JIT, one of the two pillars of the Toyota Production System, is the procurement and delivery of resources, whether that be drugs, supplies, access to diagnostic equipment, doctors or staff, just exactly where it is needed, when it is needed, and in the amount needed. Nothing more and nothing less. JIT is an ideal direction and goal, but in a real world, we may have “buffer inventories” that protect us from running out of supplies due to variation that we did not anticipate. It is based on the way United States supermarkets restock inventory on the shelves during the night, to replace what was purchased the previous day. For instance, the ultimate JIT would be for a drug company to send you the 14 antibiotic tablets as soon as you dispense them to a patient. Again, in reality, we may choose to order no more than weekly or order in certain box quantities, so we end up with some inventory (this could be viewed as Type 2 or “necessary” waste).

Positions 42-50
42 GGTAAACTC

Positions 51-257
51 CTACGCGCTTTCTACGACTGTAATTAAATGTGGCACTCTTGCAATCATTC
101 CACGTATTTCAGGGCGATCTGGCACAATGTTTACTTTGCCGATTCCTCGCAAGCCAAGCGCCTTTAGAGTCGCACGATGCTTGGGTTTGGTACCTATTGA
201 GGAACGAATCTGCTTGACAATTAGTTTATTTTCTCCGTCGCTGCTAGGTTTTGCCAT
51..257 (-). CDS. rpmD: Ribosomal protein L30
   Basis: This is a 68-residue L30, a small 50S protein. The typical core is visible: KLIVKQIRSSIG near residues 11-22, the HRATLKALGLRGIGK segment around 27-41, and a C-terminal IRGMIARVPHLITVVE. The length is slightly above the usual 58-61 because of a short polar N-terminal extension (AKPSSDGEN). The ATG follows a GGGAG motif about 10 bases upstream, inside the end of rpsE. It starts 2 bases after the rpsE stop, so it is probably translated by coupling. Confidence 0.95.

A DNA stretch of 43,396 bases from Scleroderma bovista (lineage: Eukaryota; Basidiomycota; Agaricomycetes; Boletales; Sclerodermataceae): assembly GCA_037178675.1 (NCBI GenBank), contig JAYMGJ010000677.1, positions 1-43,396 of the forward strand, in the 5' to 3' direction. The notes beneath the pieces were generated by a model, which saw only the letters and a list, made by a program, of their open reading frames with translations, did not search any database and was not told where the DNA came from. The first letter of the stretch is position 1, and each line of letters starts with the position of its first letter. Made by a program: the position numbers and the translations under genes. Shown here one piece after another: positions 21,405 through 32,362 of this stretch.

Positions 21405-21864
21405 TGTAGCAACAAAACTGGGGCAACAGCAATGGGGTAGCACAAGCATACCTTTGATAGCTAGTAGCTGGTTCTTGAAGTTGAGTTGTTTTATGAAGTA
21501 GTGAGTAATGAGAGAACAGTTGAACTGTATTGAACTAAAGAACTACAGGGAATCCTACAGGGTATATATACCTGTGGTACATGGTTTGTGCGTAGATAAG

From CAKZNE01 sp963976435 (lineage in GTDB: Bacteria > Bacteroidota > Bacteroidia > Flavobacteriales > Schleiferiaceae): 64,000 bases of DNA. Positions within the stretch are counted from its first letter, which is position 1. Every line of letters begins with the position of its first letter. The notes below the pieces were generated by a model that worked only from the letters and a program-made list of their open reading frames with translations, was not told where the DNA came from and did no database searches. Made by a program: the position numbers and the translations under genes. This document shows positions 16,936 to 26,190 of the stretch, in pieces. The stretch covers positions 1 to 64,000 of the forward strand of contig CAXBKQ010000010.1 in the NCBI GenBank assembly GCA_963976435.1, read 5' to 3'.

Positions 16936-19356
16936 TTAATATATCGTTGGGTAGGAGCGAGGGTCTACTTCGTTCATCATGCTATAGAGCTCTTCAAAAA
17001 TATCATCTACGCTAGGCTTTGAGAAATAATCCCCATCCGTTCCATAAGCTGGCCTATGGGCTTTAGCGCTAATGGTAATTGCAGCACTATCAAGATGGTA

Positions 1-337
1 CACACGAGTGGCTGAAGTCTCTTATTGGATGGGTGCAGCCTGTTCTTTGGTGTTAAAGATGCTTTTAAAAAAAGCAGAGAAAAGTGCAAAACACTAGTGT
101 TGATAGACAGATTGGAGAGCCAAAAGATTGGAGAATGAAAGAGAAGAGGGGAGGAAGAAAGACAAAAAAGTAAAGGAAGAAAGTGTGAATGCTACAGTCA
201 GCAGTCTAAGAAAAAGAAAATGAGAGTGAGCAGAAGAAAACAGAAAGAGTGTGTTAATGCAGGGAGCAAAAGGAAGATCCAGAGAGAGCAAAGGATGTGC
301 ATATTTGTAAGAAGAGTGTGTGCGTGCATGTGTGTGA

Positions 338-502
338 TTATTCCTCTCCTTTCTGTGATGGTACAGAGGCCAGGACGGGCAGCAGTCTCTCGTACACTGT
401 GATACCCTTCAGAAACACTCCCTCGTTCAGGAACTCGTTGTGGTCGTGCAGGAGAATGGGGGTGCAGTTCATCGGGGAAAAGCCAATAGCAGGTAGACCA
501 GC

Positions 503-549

But, as mentioned above, this idea doesn’t have to refer to just inventory. For example, a doctor’s time is limited and his or her skills are unique and valuable. These resources should be committed only in the necessary places, at the correct time and in the right amount. A doctor’s time is best utilized doing work such as diagnosing illness, creating treatment plans, or performing surgery, rather than running fecal exams, drawing blood samples for lab profiles, or invoicing clients. Making sure that doctors are spending most of their time being doctors is another example of the “respect for people” principle or making sure we don’t waste their talents or capabilities. The scenario of the radiographs mentioned above is an example of JIT. They are taken only when necessary and in the amount necessary.
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